Michael Budney, SWPF, SCGNAC

Savannah River Site manager Michael Budney speaks in Columbia, Thursday. He provided the S.C. Governor's Nuclear Advisory Council a SRS-wide update.

Should all go well, the Salt Waste Processing Facility at the Savannah River Site, designed to process millions of gallons of nuclear waste every year, will be up and running in the March or April timeframe, site manager Michael Budney said Thursday.

A S.C. Governor's Nuclear Advisory Council member had pressed Budney on Thursday for a specific window after he rattled off the tests the SWPF and staff are facing.

The mid-fiscal year 2020 expectation is still ahead of a hard 2021 deadline but represents another slip for the behemoth multibillion-dollar project.

At the National Cleanup Workshop in September, a presentation slide backing Todd Shrader, the U.S. Department of Energy Office of Environmental Management's second in command, stated the SWPF could start up by the end 2019.

Shrader in his remarks, though, was noticeably less committed to that terminus.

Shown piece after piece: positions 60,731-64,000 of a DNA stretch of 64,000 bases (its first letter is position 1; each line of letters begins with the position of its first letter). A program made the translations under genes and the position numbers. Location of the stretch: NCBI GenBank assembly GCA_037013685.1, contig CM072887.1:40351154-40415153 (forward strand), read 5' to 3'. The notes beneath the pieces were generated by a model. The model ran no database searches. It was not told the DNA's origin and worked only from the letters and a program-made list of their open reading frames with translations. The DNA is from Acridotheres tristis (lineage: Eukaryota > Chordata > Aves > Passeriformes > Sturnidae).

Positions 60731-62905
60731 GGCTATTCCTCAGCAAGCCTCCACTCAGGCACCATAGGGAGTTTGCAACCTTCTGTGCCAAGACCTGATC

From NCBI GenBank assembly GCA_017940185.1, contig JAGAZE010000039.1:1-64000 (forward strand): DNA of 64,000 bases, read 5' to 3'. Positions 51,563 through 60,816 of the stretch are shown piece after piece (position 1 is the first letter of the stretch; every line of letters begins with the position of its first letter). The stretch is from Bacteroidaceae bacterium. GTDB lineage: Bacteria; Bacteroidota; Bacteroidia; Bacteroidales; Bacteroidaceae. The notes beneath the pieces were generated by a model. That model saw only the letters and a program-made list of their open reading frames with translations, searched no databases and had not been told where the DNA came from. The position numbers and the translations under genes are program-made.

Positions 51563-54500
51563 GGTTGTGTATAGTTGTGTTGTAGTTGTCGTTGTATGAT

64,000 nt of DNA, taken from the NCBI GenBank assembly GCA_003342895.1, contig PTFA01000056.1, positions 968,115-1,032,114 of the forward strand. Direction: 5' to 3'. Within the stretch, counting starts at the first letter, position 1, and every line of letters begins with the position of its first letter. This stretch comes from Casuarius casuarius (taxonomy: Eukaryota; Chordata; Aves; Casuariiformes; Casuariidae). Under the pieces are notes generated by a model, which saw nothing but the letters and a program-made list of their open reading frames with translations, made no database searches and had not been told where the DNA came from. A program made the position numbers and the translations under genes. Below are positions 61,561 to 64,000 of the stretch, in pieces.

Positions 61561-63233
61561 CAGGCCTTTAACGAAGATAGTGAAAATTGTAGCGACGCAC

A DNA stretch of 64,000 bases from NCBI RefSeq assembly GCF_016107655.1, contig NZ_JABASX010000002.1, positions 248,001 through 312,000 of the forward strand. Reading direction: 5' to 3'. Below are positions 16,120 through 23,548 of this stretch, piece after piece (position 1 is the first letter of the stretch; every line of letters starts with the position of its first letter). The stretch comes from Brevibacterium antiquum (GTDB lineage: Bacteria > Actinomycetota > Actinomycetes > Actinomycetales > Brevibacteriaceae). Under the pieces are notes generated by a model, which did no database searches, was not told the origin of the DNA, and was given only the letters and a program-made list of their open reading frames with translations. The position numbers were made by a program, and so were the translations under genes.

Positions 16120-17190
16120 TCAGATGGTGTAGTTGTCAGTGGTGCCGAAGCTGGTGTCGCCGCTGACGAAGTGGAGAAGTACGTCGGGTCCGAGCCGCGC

Around this time last year, federal project director Pamela Marks told the Savannah River Site Citizens Advisory Board the SWPF would suffer a one-year delay due to equipment replacement.

Replacing hundreds of valve controllers in the facility – deemed suitable by both SWPF contractor Parsons and the Energy Department – cost $5 million, parts, labor and maintenance included, Marks said at the time.

"There's no one who's more disappointed than me that we had this valve issue," Marks later added.

Start-up of the Salt Waste Processing Facility had previously faced an incentivized December 2018 target.

The SWPF is meant to be a liquid-waste workhorse. Once online, it will handle and process millions of gallons of nuclear waste at the Savannah River Site every year – far more than what's being done now. Its spiritual predecessor, the Actinide Removal Process (ARP) and Modular Caustic Side Solvent Extraction Unit (MCU), was recently shuttered after 11 years of work.

Millions of gallons of radioactive waste is stored in aging, underground tanks at the site. It's previously been described as South Carolina's single largest environmental concern.

Budney has previously said the Salt Waste Processing Facility is the key to the entire liquid-waste mission: "In order to accelerate that mission and get it done in a timeframe we'd like … we have to have SWPF."

Construction of the Salt Waste Processing Facility finished in 2016.

Colin Demarest covers the Savannah River Site, the U.S. Department of Energy, the National Nuclear Security Administration and government in general. Follow him on Twitter: @demarest_colin